McIlroy and Ishikawa making waves on different continents

It seems like ever year some sportswriter comments about the large breed of talent coming up in the golf world. We've heard it with Justin Rose and Charles Howell III. Hunter Mahan and Anthony Kim have been saddled the "next big thing." All the while, a guy named Tiger Woods was winning majors and pulling himself further from the field, and everyone was scratching their heads, wondering if golf was a young man's sport anymore.

That was until a year ago, when two names popped up on our radar. One was a 19-year-old Northern Irish kid off winning a European event. The other? A 17-year-old Japanese phenom who was taking tournament titles like they were auction items on eBay.

It didn't take long for Rory McIlroy and Ryo Ishikawa to become household names among golf fans. McIlroy had a decent year, finishing in the top 10 twice in majors and making all four cuts. Ishikawa didn't do much either, except beat Tiger in the first round of the British Open while playing in the same group. (Did I mention he was 17?)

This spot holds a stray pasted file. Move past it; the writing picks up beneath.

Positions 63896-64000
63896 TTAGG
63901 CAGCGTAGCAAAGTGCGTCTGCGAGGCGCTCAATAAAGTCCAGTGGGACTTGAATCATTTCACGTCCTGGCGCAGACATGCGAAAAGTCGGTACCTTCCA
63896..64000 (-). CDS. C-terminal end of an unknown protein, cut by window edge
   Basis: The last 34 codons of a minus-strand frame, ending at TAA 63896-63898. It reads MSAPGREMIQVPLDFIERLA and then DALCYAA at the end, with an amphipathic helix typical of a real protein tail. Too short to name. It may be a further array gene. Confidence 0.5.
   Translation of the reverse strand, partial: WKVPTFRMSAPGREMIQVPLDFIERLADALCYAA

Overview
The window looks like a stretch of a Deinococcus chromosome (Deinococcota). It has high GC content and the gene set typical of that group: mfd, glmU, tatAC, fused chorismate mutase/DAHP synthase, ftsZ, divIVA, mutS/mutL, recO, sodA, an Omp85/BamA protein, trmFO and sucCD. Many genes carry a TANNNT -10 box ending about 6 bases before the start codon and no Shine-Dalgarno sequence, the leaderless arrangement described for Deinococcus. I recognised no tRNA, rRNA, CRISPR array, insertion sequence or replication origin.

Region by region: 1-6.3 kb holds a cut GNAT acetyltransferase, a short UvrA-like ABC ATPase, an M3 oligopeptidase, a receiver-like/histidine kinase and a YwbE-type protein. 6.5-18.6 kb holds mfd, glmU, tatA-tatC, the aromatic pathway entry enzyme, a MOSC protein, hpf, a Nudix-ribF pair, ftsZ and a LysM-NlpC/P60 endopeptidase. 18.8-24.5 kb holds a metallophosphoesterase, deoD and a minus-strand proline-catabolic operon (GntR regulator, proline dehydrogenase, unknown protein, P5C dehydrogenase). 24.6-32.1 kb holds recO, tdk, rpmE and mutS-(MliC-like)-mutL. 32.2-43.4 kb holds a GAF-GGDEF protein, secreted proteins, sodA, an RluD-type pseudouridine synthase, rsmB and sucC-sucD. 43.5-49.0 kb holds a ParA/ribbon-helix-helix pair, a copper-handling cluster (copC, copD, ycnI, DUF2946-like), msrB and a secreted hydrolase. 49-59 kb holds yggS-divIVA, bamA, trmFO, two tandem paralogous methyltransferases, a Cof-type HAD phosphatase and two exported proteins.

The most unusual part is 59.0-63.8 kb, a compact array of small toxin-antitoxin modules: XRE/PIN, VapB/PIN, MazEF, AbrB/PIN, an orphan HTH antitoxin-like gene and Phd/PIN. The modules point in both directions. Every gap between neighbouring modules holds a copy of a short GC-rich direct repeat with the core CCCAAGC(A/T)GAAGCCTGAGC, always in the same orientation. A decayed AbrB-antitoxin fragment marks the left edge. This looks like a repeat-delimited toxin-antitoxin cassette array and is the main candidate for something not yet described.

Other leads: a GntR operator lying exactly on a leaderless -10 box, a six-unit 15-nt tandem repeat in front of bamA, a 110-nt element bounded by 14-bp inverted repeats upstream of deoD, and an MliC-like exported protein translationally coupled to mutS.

This week, Ishikawa embarks on his second year as a PGA Tour hopeful, and opened Thursday at the Northern Trust with five birdies over his first 14 holes, briefly holding second place until two late bogeys dropped him to 3-under. It was still a 68, tying his best opening round on the PGA Tour, and gave people notice that he might be 18, but he's ready to win.

It seems silly to think Ishikawa could win a major this year, until you realize that the kid has already played in three, and has the game that, oh yes I'll say it, could break the post-1900 record for youngest major winner. McIlroy commented earlier this week that he wants to win a major in the next five years. Ishikawa seems special enough to do it now.

On different continents on Thursday, each shot the same score, a 68, with McIlroy doing par one better as he is tied for the lead at the tournament that made him famous a year ago.

The hype might seem like the same old song we're used to hearing, but watching these kids, I think it's safe to say that the results will be different.

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